• Reply Lisa March 10, 2019 at 7:02 pm

    I thought FMLA meant you could take off an additional three months of unpaid leave — after your paid parental leave is over — without fear of any penalty or not having a job to go back to?
    And yes, Sheryl, we know, lol. It really is a crime how horrendous our parental leave policies are. And it’s not just Canada and Europe, by the way. There are a number of South American countries that have parental leave policies that put us to shame! The US is the worst when it comes to this.

    • Reply theSHUbox March 10, 2019 at 7:06 pm

      Nope, doesn”t work that way, at least where I work.

    • Reply theSHUbox March 10, 2019 at 7:06 pm

      Also there is no paid parental leave in my case (as is the case in most hospitals). Just my own accrued paid time off and disability time, Nothinig extra specific to maternity coverage or benefit.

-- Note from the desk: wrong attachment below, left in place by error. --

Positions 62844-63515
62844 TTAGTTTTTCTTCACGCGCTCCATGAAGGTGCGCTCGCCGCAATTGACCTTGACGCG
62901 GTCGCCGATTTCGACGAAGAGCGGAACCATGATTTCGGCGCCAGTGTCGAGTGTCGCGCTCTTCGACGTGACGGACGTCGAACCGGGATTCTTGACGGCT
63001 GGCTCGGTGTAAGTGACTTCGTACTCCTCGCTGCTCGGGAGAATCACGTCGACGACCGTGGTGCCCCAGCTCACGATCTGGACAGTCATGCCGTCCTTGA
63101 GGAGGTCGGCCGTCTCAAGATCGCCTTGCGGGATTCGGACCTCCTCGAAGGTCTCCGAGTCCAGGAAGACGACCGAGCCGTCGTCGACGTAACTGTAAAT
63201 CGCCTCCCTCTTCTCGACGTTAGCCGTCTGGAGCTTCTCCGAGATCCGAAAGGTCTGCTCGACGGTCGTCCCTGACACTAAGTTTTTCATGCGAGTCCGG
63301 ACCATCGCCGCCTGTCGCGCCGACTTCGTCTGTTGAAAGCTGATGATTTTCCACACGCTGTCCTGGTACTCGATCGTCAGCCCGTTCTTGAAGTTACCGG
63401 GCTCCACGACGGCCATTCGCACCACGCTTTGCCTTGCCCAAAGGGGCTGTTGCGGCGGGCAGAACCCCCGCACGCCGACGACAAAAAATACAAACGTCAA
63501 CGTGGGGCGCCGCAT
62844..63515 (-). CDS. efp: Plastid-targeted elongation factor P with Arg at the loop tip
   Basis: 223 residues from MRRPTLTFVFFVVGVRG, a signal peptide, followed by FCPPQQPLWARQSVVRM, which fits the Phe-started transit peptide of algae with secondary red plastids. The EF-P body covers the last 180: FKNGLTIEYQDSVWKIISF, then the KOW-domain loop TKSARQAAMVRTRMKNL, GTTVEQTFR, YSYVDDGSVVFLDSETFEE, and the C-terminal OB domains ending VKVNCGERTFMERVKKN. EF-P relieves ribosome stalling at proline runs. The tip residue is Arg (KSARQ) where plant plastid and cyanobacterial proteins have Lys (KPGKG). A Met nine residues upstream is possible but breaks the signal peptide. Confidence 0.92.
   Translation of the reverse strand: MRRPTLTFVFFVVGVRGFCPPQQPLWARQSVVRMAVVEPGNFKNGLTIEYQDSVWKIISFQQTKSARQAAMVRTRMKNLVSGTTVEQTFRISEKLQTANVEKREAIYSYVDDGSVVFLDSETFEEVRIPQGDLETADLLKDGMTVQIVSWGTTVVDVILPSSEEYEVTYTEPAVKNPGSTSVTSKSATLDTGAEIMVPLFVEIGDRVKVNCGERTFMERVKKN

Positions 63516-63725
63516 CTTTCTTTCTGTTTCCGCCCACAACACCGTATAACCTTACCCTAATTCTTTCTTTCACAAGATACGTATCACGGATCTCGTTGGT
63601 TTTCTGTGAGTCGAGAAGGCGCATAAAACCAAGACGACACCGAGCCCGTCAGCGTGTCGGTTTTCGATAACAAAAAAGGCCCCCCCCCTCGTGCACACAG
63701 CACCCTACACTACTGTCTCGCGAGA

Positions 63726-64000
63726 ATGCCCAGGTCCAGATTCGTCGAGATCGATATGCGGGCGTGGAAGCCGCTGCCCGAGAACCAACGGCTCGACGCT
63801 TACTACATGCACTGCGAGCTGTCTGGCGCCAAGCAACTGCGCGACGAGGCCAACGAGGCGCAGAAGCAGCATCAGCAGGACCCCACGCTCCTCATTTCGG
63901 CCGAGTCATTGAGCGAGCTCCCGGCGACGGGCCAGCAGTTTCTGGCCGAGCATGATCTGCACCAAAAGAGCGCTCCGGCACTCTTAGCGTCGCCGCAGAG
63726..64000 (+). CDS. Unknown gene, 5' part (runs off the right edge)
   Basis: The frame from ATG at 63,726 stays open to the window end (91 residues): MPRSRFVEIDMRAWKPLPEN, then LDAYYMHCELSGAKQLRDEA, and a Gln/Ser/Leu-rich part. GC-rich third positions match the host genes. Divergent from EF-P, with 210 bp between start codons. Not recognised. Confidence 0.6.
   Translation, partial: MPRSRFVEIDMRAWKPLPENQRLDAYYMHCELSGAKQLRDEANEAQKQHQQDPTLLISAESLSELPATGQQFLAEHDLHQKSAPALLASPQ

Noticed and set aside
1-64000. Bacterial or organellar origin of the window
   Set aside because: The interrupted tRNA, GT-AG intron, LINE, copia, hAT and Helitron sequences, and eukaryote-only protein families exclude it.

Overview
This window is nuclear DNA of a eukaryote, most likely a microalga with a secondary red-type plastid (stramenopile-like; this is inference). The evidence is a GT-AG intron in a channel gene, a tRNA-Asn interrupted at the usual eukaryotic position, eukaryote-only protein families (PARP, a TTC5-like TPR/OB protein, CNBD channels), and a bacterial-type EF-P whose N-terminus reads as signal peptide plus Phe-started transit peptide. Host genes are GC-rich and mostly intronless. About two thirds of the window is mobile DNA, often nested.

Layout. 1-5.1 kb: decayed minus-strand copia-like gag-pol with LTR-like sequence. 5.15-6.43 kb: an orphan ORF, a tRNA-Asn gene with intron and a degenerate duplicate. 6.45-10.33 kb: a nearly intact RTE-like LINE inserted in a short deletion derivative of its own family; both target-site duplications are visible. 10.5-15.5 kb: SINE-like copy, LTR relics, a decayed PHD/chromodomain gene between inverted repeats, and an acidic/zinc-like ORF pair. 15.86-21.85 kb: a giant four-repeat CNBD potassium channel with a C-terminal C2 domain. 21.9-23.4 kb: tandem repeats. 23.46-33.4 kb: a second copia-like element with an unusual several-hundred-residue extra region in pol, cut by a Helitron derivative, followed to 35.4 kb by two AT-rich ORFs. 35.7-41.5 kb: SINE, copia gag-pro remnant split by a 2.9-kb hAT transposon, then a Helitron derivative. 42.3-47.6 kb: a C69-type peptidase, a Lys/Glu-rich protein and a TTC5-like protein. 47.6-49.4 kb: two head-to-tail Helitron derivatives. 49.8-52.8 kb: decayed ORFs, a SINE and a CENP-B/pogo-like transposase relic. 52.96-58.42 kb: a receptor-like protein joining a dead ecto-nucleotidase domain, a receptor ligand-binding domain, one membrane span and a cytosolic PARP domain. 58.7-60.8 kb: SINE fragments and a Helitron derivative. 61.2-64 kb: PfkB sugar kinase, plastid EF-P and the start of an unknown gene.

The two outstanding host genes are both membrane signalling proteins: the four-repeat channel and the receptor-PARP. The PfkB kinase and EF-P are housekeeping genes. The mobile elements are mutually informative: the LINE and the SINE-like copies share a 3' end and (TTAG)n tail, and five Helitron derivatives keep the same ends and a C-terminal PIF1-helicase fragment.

• Reply Sheryl March 10, 2019 at 7:02 pm

    AH! She is so sweet! It’s so great to read that you have been enjoying your leave so much. We are very fortunate, here in Canada, that taking 12 months is very much the norm (and we have federally supported funding/ legislation to do so). It would be great to see the same for parents who live south of the border. That might actually be an interesting topic for a podcast episode– since many American listeners might not be aware of other countries’ public policy! (Forgive me though, as a PhD student in HR, these things may not be an interesting to others as I might think! haha).

    • Reply Amy March 10, 2019 at 7:06 pm

      Oh trust me, Sheryl. We know. Every article on US maternity leave has a chorus of Canadians and Europeans in the comments telling us how bad we have it. We know!

    • Reply CBS March 10, 2019 at 7:02 pm

      That would be interesting. I’m an American living in the UK and got some pushback for taking 5 months when 9-12 was the norm. Certain things around childbirth, mat leave, and parenting are different here, ie. it is rare for people to come back while they’re still nursing so my lactation facilities are a bit makeshift.

      You might find Cup of Jo’s parenting around the world series of interest.

  • Reply Lisa March 10, 2019 at 7:02 pm